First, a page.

In IBM UrbanCode Deploy (UCD), we have created a component process to deploy our BAR using a UCD ACE plugin as shown below:

This process can be made abstract using properties and can become a template in UCD that allows for reusability and quick on-boarding of new components.   Here is the Deploy step that leverages properties:

As you deploy the BAR file using IBM UrbanCode Deploy, you will be able to track what versions have been deployed to each target environment in your software development lifecycle.   Here is an example of how UCD tracks inventory so you can see what is currently deployed in each environment, when did it get deployed there, what was deployed prior, and much more:

We will review an example deployment after we cover the API Connect aspect of this solution.

A Deeper Dive into API Connect (APIC)

Now that the backend of the API has been deployed, we can now publish our API to API Connect which manages access to the APIs we develop.  

When a developer, Sharon, checks in their changes, the deploy can be initiated automatically to a DEV catalog automatically using UrbanCode Deploy.   As shown above, a publish/deployment will go to the API Manager and the API Gateway.  

In order to perform the publish of an API, our target UrbanCode Deploy (UCD) Agent must have the APIC toolkit installed which will be used to perform the publish.   You can leverage any system that can connect to your APIC environment.  

To download the APIC toolkit, you will go to the API Manager and you will find a ‘Download toolkit’ button as shown below:

A window will be displayed with the download instructions for each platform:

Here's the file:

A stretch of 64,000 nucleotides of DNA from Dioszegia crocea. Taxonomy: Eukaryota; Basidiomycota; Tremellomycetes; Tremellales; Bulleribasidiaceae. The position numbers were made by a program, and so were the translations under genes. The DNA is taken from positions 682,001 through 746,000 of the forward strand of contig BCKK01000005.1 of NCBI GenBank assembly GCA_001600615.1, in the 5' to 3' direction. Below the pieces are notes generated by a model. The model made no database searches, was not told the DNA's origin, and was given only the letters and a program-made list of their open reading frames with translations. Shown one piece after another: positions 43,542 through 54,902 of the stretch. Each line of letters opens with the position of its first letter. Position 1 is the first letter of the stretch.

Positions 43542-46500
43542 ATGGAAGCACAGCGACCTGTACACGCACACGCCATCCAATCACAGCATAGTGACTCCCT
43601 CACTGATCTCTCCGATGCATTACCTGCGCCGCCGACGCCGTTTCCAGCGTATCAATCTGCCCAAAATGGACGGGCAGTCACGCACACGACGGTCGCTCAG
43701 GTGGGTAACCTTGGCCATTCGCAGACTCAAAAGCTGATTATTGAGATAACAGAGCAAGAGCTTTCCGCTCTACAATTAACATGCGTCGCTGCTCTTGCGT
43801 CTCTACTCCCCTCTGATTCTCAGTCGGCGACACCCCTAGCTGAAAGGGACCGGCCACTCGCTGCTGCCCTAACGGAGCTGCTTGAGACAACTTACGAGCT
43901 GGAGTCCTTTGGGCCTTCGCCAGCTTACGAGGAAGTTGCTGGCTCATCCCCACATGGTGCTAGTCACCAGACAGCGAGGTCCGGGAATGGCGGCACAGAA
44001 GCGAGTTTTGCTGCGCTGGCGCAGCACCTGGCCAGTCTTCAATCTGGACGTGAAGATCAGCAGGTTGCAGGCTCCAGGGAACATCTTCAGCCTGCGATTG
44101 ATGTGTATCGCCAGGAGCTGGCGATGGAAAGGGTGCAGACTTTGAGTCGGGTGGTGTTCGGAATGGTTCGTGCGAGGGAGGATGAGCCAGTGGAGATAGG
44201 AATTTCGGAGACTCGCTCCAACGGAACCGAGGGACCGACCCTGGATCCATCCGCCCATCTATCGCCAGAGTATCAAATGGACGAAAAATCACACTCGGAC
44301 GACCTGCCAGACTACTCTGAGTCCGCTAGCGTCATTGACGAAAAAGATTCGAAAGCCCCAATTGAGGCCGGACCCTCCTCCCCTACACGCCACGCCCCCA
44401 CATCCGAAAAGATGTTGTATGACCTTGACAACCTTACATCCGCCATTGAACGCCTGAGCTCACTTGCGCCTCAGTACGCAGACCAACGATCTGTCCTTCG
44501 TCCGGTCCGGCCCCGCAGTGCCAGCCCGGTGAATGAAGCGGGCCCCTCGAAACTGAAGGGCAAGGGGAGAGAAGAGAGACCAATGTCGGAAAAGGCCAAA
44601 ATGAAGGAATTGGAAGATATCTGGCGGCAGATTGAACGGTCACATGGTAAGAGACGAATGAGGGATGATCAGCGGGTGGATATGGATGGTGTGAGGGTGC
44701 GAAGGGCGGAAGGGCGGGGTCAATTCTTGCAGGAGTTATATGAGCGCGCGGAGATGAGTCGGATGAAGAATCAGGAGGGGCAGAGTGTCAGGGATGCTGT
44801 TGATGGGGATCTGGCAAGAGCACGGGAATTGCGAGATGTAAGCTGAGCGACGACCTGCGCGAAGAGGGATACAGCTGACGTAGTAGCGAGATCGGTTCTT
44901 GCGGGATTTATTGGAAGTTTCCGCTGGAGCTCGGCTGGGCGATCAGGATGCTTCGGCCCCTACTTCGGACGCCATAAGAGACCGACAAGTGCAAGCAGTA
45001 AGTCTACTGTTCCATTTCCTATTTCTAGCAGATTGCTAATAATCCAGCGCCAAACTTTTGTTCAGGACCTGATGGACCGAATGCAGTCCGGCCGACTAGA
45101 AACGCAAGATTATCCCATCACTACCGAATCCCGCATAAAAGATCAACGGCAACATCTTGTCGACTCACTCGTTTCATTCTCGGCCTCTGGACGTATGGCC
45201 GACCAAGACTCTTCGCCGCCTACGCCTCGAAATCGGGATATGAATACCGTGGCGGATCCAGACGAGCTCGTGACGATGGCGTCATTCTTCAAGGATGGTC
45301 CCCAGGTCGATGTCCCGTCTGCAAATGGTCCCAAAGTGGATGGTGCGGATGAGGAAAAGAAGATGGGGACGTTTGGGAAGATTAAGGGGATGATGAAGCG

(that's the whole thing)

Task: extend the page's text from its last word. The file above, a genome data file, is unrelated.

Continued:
I downloaded the ‘CLI only’ for a Linux platform, downloaded the toolkit credentials, and ran the commands as directed in the instructions.

API Connect Terminology

In API Connect, a Product provides a method by which you can group APIs into a package that is intended for a particular use.  Additionally, a product will contain Plans, which can be used to differentiate between different offerings. 

In API Connect, a product will be deployed to a Catalog.   A catalog target typically corresponds to a DEV, QA, or PRODUCTION stage of your software development lifecycle.   For example, you may be developing new APIs for developers that you deploy products to a Test catalog and then your APIs that are ready for PRODUCTION usage are deployed to a Production catalog.   Here is an example of a Test catalog with Products published to it:

As a developer, you can check in YAML files that describe your product which includes details around the API and the plans.   Here is an example of a product YAML:

You can configure a Jenkins pipeline to package up your product and api definitions in YAML format and integrate this with IBM UrbanCode Deploy (UCD) for automated deployment in a similar way you did for your ACE BAR file.  

Where the BAR file is the back-end logic of the API, the product that we publish to API Connect can be considered the front-end of the API.    IBM UrbanCode Deploy can orchestrate the deployment of both the back end and front-end logic for a consistent and repeatable deployment of your APIs.